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United States Court of Appeals, Tenth Circuit.

UNITED STATES of America, Plaintiff–Appellee, v. Gabriel MIRABAL, Defendant–Appellant.

No. 16-2188

Decided: November 29, 2017

Before KELLY, HOLMES, and BACHARACH, Circuit Judges. Gabriel Mirabal filed a brief pro se. Mark T. Baker (Carter B. Harrison, with him on the briefs), Peifer, Hanson & Mullins, P.A., Albuquerque, New Mexico, for Defendant–Appellant. Nicholas J. Ganjei, Assistant United States Attorney (James D. Tierney, Acting United States Attorney, with him on the briefs), Albuquerque, New Mexico, for Plaintiff–Appellee.

This appeal is brought by Mr. Gabriel Mirabal. He is a convicted felon, which prevented him from lawfully possessing a gun. 18 U.S.C. § 922(g)(1). But authorities thought that they had seen Mr. Mirabal put an assault rifle in the trunk of a car. This sighting led authorities to arrange for a local officer to stop Mr. Mirabal for a traffic violation and to search the trunk. Carrying out these arrangements, Deputy Micah Barker saw Mr. Mirabal speeding and initiated a traffic stop.

After telling Mr. Mirabal that he had been speeding, Deputy Barker looked for an assault rifle. Though he didn't find one, he did find a kilogram of cocaine in the car's interior. The discovery of cocaine in the car became key evidence for one of the eventual charges against Mr. Mirabal. In defending against these charges, Mr. Mirabal argued that the search had violated the Fourth Amendment. This argument did not convince the district court, and the case went to trial.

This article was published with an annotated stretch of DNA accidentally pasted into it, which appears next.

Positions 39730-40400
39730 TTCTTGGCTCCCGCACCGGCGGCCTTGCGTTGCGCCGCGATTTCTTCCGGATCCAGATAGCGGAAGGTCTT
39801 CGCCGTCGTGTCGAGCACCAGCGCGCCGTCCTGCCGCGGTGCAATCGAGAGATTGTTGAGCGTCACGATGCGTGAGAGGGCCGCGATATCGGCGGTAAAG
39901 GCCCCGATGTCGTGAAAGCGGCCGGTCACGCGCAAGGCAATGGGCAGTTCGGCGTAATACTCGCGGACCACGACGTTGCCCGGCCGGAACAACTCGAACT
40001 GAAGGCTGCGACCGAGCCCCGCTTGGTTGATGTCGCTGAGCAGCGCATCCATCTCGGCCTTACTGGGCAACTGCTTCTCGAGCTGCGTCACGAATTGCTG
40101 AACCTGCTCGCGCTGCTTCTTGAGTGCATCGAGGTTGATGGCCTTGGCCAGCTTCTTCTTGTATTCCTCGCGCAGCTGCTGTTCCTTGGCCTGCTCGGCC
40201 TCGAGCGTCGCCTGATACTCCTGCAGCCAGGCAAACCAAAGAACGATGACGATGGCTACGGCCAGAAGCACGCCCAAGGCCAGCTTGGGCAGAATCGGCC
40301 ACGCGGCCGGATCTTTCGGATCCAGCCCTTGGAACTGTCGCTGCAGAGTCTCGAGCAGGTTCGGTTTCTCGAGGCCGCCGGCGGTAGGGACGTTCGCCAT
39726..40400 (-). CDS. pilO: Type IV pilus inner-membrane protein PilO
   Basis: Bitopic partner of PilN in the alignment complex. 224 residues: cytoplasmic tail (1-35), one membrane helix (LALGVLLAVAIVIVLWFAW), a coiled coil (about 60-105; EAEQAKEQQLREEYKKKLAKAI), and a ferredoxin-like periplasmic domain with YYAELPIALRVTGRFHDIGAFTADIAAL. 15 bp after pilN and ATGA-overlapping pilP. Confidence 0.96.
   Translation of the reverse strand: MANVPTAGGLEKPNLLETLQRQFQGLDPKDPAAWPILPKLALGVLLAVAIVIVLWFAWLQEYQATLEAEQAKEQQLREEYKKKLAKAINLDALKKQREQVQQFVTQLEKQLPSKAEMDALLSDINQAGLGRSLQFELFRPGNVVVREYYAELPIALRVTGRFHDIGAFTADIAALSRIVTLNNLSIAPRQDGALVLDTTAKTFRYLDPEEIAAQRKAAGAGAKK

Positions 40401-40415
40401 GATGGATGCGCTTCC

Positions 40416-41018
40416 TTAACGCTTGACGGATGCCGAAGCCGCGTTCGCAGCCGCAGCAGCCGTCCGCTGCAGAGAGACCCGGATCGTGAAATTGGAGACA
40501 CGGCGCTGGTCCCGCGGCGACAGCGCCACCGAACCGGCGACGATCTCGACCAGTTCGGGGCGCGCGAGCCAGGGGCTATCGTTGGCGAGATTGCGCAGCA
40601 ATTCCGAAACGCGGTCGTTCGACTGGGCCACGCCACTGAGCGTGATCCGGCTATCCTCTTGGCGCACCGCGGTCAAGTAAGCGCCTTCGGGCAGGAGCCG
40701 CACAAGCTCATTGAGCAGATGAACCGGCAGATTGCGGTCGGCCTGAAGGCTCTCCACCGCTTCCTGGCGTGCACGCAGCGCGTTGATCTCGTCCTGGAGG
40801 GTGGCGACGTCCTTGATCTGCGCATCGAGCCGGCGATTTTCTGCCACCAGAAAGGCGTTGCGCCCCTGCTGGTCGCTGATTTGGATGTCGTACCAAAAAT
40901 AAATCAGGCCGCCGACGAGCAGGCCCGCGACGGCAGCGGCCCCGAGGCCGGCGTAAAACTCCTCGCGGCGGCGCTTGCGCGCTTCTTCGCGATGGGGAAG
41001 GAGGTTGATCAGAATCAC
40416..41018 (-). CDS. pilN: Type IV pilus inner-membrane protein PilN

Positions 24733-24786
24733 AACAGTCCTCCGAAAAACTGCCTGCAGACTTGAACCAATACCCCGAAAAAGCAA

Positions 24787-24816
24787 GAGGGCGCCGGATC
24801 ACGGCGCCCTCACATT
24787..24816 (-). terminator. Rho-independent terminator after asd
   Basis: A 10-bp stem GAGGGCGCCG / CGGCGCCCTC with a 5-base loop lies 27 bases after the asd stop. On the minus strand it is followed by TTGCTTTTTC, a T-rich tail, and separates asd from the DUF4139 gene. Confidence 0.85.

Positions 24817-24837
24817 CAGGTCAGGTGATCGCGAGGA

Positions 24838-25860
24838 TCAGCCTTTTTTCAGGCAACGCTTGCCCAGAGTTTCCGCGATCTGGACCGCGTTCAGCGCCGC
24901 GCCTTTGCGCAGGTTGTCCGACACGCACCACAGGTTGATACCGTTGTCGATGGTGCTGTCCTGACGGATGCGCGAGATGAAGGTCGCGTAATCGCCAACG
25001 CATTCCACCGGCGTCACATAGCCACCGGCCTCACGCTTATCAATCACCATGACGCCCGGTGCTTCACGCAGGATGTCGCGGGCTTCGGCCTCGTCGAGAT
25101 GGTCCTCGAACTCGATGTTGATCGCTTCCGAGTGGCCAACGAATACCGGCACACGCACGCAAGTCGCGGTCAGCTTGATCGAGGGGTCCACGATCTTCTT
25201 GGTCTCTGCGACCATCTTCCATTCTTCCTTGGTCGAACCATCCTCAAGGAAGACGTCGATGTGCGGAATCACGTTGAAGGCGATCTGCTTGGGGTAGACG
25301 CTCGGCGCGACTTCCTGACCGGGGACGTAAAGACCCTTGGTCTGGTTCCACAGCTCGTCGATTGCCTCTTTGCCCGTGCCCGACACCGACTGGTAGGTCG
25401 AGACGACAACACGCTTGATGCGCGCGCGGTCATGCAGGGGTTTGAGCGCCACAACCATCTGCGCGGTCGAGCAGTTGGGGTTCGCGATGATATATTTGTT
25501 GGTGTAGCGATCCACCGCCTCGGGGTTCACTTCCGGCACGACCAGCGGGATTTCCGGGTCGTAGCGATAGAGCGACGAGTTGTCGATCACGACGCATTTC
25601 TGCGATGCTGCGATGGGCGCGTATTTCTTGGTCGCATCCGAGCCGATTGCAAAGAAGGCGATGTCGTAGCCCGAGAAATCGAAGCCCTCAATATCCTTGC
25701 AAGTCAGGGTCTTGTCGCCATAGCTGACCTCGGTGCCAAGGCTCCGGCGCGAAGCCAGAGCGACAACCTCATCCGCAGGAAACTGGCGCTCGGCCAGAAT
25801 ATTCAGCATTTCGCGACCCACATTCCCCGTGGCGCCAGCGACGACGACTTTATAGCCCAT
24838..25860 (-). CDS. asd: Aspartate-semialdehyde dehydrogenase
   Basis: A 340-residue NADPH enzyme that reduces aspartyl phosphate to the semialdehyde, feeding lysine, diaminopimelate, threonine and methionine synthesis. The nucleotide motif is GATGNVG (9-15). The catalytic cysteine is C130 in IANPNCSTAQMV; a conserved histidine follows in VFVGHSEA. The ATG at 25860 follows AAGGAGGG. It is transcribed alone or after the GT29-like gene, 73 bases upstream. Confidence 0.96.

At the trial, the Government presented testimony by the owner of the car, Mr. Dominic Anaya, who had pleaded guilty to his own drug crimes. Mr. Anaya testified that he and Mr. Mirabal had worked together to sell cocaine. So Mr. Mirabal set out to impeach Mr. Anaya. To do so, Mr. Mirabal tried to question Mr. Anaya about how much he expected his sentence to drop as a result of his plea agreement. Mr. Mirabal was allowed to probe the plea agreement in general terms, but not in detail.

On appeal, Mr. Mirabal raises two primary arguments and three supplemental arguments.

First, Mr. Mirabal challenges the introduction of evidence involving the cocaine found in the car. Deputy Barker had probable cause to believe that there was an assault rifle in the trunk, so he looked there. But Deputy Barker claims that he could not see the back of the trunk because of a long speaker box blocking his view. To see the trunk better, he entered the back seat and pulled an armrest down. It was then that Deputy Barker found the cocaine.

Mr. Mirabal alleges that Deputy Barker violated the Fourth Amendment by going into the interior of the car and pulling the armrest down. We disagree, concluding that the officer complied with the Fourth Amendment by acting reasonably in trying to find a way to see into the back of the trunk.

Second, Mr. Mirabal challenges the restrictions placed on his cross-examination of Mr. Anaya. For the sake of argument, we may assume that the restrictions violated the Confrontation Clause. Even if they did, however, any possible violation would have been harmless in light of the strength of the prosecution's case and Mr. Mirabal's opportunity to thoroughly undermine Mr. Anaya's credibility in cross-examination.